Nov 25 2016



Rank #19: 32 - The Humors

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The Four Humors are probably the longest-lasting idea in the history of medicine, even though they’ve been more or less completely abandoned for the past century or so. In this episode, we’ll explore how the ancient Greek idea of disease coming from imbalances in body fluids touched every aspect of medicine for two millennia, well into the modern era. And we’ll discuss how humoral explanations likely hampered adoption of the first clinical trial in history, James Lind’s famous scurvy study. Plus we have a brand new #AdamAnswers about germ theory. Listen to all this and more in Episode 32 of Bedside Rounds, a tiny podcast about fascinating stories in clinical medicine!


  • Arikha N, Passions and Tempers: A History of the Humors. 2007.
  • Baron JH, “Sailors' scurvy before and after James Lind--a reassessment,” Nutr Rev. 2009 Jun;67(6):315-32.
  • Bartholomew M, “James Lind and scurvy: a revaluation,” Journal for Maritime Research. Published online: 08 Feb 2011.
  • Lind J. A Treatise of the Scurvy in Three Parts. Containing an Inquiry into the Nature, Causes and Cure of that Disease, together with a Critical and Chronological View of what has been published on the subject. London: Miller, 1753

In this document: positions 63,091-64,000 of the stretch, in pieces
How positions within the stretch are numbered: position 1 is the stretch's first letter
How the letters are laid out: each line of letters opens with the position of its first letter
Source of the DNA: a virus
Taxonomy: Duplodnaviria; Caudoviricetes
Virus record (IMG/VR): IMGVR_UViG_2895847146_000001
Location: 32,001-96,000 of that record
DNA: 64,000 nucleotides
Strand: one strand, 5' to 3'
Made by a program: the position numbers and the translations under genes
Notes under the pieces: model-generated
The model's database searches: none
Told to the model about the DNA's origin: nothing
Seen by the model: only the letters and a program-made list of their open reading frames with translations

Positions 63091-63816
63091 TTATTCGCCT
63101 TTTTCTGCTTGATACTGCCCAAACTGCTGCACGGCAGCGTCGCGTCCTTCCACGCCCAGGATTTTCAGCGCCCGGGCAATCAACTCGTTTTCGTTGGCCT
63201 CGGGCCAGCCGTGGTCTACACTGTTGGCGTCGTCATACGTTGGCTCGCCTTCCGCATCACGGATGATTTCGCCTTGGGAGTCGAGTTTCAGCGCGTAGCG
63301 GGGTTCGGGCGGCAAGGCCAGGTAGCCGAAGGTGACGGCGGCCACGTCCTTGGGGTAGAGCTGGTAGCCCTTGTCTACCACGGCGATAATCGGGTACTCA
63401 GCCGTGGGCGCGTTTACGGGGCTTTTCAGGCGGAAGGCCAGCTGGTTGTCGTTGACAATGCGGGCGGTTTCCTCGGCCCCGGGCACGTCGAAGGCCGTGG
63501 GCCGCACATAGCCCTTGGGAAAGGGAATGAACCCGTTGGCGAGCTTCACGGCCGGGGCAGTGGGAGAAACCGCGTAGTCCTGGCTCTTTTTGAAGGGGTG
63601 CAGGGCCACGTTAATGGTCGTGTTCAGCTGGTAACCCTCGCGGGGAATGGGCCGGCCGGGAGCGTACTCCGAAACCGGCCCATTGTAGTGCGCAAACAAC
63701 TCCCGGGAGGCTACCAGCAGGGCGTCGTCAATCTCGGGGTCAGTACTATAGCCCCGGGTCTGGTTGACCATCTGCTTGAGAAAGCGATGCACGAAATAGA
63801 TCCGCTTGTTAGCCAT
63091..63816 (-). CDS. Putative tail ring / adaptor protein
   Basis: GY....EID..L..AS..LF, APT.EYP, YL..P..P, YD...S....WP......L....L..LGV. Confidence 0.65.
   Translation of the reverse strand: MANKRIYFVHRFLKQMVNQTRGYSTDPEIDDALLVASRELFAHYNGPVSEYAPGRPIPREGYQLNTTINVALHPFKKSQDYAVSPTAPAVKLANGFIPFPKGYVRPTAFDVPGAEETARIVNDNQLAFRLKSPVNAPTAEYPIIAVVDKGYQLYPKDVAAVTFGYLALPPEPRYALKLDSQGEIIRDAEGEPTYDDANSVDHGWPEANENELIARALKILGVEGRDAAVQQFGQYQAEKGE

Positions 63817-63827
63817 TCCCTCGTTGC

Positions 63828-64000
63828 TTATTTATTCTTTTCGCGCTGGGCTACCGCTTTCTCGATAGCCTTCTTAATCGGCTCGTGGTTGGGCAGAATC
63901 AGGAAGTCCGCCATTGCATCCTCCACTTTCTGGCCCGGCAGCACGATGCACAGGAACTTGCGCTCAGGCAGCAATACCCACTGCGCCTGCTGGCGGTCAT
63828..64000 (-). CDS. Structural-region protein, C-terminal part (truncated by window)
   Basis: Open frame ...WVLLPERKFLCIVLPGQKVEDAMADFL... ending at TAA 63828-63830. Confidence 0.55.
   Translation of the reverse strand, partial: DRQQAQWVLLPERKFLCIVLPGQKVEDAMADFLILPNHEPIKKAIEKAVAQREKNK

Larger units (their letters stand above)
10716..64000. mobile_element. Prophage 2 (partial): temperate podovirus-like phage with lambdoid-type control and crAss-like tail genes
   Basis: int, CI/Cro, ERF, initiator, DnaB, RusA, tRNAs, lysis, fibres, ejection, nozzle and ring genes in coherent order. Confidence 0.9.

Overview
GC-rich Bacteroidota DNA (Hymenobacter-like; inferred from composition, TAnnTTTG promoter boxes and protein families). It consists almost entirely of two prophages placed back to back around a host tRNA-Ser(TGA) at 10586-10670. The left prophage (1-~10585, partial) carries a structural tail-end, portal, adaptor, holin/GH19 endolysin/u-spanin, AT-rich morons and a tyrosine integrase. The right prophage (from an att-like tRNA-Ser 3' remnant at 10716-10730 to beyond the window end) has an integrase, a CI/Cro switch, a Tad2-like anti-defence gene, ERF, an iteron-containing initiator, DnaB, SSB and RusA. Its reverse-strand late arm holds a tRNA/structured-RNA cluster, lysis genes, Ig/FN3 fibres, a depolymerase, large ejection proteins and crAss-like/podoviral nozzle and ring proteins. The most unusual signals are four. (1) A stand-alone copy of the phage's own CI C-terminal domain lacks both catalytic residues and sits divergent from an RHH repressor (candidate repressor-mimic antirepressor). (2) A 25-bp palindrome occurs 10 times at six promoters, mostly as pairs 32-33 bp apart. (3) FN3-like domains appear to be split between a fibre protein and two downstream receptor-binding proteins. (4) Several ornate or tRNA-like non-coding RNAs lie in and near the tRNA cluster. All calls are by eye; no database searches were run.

• NLM’s Turning the Pages on the Edwin Smith Papyrus (
  • Nutton V, Ancient Medicine.
  • Nutton V, “The Fatal Embrace: Galen and the History of Ancient Medicine”. Science in Context 18(1), 111–121 (2005).
  • Shoja MM et al, “Wrong theories on the origin of blood vessels: Polybus and De Natura Hominis.” Int J Cardiol. 2008 Jun 6;126(3):313-5.
  • Sutton G, “Putrid gums and 'dead men's cloaths': James Lind aboard the Salisbury.” J R Soc Med. 2003 Dec;96(12):605-8.
  • Trohler U, “Lind and Scurvy: 1747-1795,” J R Soc Med. 2005 Nov; 98(11): 519–522.
  • West JB, Galen and the beginnings of Western physiology Volume 307 Issue 2 July 2014 Pages L121-L128

Mar 03 2018



Rank #20: 20 - Buried Alive

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The nineteenth century was struck by a collective panic about being buried alive, leading to a bevy of new laws, regulations, and inventions like the safety coffin.  In this episode, we explore how medical science created and fueled this fear by blurring the line between life and death with the invention of new tests for death, developing life-saving technologies like rescue breathing, and even re-animating corpses. And just in case you thought the fear of premature interment was something of the past, we explore how issues raised in this panic still inform medicine today. Learn about all this, a brand new #AdamAnswers, and more in Episode 20 of Bedside Rounds, Buried Alive!

Feb 21 2017